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CONGRESS SUBPOENAS PASTOR QUIBOLOY IN ABUSES PROBE ; Church sect leader faces arrest if he won’t show up, blames US for ordeal


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MANILA/DAVAO CITY/LOS ANGELES – Controversial Pastor Apollo Quiboloy of the Kingdom of Jesus Christ, The Name Above Every Name (KOJC), who is on Most Wanted List of the Federal Bureau of Investigation (FBI), has been subpoenaed by the Senate and the House of Representatives to appear before them to answer allegations of abuses against him and his church in the Philippines and in the United States.

Warned that he could face arrest if he fails to appear in the Congressional hearings, the embattled church leader based in Davao City appeared to have gone into hiding as he blamed the United States, President Ferdinand Marcos Jr., First Lady Liza Araneta Marcos, Speaker Martin Romualdez for allegedly colluding to “eliminate” him.

In a 35-minute audio message made public by the pastor’s camp, Quiboloy claimed that he is being persecuted due to his closeness to former President Rodrigo Duterte which he served as spiritual adviser and alleged that $2 million or P100 million has been offered to “eliminate” him.

“It’s not only rendition but also elimination. If it’s possible, puwede nila akong i-assassinate,” Quiboloy said in the audio message.

Quiboloy, who is originally from Lubao, Pampanga, challenged Marcos, the First Lady and Romualdez to resign if it is true that they collaborated with the US, particularly the FBI and the Central Intelligence Agency (CIA) to “eliminate” him.

In his audio message, Quiboloy made several other accusations, including the US offering $2 million or P100 million bounty for his arrest and a supposed plan to plant evidence against him.

Quiboloy said he learned from “reliable sources” that US government bodies like the FBI and the CIA are eyeing to conduct “rendition” on him instead of extradition.

“Ayaw na raw po nila ng extradition treaty. Ang kanila pong gagawin ng CIA, FBI, ng US Embassy, at State Department, kasabwat ng ating gobyerno ng Pangulong Marcos at ng First Lady at kung sino pa man ang nasa gobyerno, ako ay rendition ang kanilang gagawin (They allegedly no longer want extradition. What the CIA, FBI, the US Embassy and US State Department, with the help of President Marcos and the First Lady and other officials, plan to do is rendition),” he said.

The FBI, meanwhile, through Public Affairs Specialist Laura Eimiller, said the agency is not aware of any bounty for Quiboloy’s arrest but confirmed that he has an outstanding arrest warrant in the US.

“There is an active arrest warrant for Mr. Quiboloy but I’m unaware of a reward offer,” Eimiller said.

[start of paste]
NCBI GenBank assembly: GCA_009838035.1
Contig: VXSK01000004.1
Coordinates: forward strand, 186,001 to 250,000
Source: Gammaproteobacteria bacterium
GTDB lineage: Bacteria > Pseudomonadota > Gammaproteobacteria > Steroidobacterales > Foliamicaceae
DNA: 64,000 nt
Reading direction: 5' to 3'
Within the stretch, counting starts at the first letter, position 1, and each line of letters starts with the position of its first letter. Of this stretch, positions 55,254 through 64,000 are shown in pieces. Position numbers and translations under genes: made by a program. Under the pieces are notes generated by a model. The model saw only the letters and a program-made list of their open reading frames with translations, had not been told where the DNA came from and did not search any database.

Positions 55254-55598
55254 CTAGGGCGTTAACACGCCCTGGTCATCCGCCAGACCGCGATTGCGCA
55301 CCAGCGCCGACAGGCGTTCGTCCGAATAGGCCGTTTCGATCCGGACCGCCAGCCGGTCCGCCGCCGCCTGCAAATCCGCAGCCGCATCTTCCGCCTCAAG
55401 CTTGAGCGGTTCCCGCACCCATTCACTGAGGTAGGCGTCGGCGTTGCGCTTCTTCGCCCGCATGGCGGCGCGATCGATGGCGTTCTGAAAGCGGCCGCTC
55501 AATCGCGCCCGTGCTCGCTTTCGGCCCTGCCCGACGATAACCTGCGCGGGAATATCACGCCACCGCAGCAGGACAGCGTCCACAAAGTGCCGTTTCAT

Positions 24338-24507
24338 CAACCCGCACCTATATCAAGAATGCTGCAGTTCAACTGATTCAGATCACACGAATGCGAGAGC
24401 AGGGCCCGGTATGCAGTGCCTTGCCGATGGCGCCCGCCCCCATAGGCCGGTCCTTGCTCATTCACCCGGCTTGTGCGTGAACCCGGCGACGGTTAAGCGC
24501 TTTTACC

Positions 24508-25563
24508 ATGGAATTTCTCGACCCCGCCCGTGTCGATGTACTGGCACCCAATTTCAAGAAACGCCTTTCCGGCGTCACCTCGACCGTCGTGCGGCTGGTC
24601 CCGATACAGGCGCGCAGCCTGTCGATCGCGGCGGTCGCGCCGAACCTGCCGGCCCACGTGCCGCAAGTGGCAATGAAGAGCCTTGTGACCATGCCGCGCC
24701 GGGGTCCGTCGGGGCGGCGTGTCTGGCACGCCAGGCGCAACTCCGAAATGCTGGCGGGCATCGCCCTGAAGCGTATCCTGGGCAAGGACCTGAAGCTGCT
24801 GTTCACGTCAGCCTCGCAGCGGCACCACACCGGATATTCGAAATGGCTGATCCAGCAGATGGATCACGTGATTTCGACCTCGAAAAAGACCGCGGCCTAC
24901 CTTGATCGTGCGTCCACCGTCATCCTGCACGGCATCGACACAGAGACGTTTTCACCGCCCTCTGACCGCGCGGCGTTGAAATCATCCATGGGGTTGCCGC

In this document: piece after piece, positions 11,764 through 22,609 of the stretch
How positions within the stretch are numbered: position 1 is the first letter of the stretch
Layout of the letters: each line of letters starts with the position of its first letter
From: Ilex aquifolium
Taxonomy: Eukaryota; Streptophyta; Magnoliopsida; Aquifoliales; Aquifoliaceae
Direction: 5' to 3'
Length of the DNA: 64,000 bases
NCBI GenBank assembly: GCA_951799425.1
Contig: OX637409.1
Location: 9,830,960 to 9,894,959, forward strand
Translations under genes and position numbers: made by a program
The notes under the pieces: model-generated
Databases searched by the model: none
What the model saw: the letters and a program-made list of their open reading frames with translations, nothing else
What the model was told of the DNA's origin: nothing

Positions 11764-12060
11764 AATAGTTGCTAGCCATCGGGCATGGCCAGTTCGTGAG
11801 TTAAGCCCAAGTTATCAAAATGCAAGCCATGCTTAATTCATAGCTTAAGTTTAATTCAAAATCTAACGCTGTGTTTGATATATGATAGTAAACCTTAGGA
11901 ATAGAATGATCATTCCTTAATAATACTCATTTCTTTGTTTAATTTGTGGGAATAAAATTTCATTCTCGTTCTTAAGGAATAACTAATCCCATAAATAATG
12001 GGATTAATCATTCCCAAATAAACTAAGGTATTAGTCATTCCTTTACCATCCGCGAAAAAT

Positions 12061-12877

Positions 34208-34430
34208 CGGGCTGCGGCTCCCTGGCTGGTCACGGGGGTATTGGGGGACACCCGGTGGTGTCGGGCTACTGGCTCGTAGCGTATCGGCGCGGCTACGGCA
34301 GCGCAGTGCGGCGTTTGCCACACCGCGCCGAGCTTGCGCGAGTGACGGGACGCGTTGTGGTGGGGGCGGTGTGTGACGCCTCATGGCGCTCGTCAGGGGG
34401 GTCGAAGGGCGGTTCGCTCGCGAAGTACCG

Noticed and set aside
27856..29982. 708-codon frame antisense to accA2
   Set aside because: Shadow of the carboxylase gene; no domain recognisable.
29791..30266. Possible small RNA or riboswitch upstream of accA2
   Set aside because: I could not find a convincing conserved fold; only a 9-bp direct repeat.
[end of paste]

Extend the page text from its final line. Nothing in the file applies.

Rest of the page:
The United States Embassy in Manila, meanwhile, noting Quiboloy’s indictment before a US court for “serious human rights abuses” for years, including rape of young girls, expressed confidence that  Quiboloy will “face justice” amid the various charges hurled against him before a US court.

US Embassy spokesperson Kanishka Gangopadhyay did not further comment on the charges against Quiboloy,  noting that information about legal proceedings would have to come from the US Department of Justice.

 “For more than a decade, Apollo Quiboloy engaged in serious human rights abuses, including a pattern of systemic and pervasive rape of girls as young as 11 years old, and he is currently on the FBI’s (Federal Bureau of Investigation) Most Wanted List,” Gangopadhyay said.

“We are confident that Quiboloy will face justice for his heinous crimes,” he added.

Quiboloy has been indicted by a federal grand jury in Santa Ana, California, for conspiracy to engage in sex trafficking by force, fraud, and coercion, and sex trafficking of children; sex trafficking by force, fraud, and coercion; conspiracy; and bulk cash smuggling.

On Nov. 10, 2021, a federal warrant was issued for his arrest.

A United States court in California has a new date for the trial for the criminal cases against Quiboloy to November 5, 2024..

Quiboloy, who was first held at the Honolulu International Airport for attempt to smuggle out of the United States, several thousands of dollars purportedly collected from donations to his church, accused the US of plotting to conduct “rendition” on him.

Rendition is defined as the surrender by a state of a fugitive to another country charging him/her with a crime.

The California court proceedings against Quiboloy and some followers are for charges of conspiracy to engage in sex trafficking by force, coercion, and sex trafficking of children, marriage fraud, fraud and misuse of visas, bulk cash smuggling, promotional money laundering, and international promotional money laundering.

The Senat and the House of Representatives  have issued subpoena against Quiboloy after he skipped the separate congressional hearings on the alleged abuses being linked to his religious group as well as controversies surrounding calls to revoke the franchise of Swara Sug Media Corporation, which runs and operates Sonshine Media Network International (SMNI).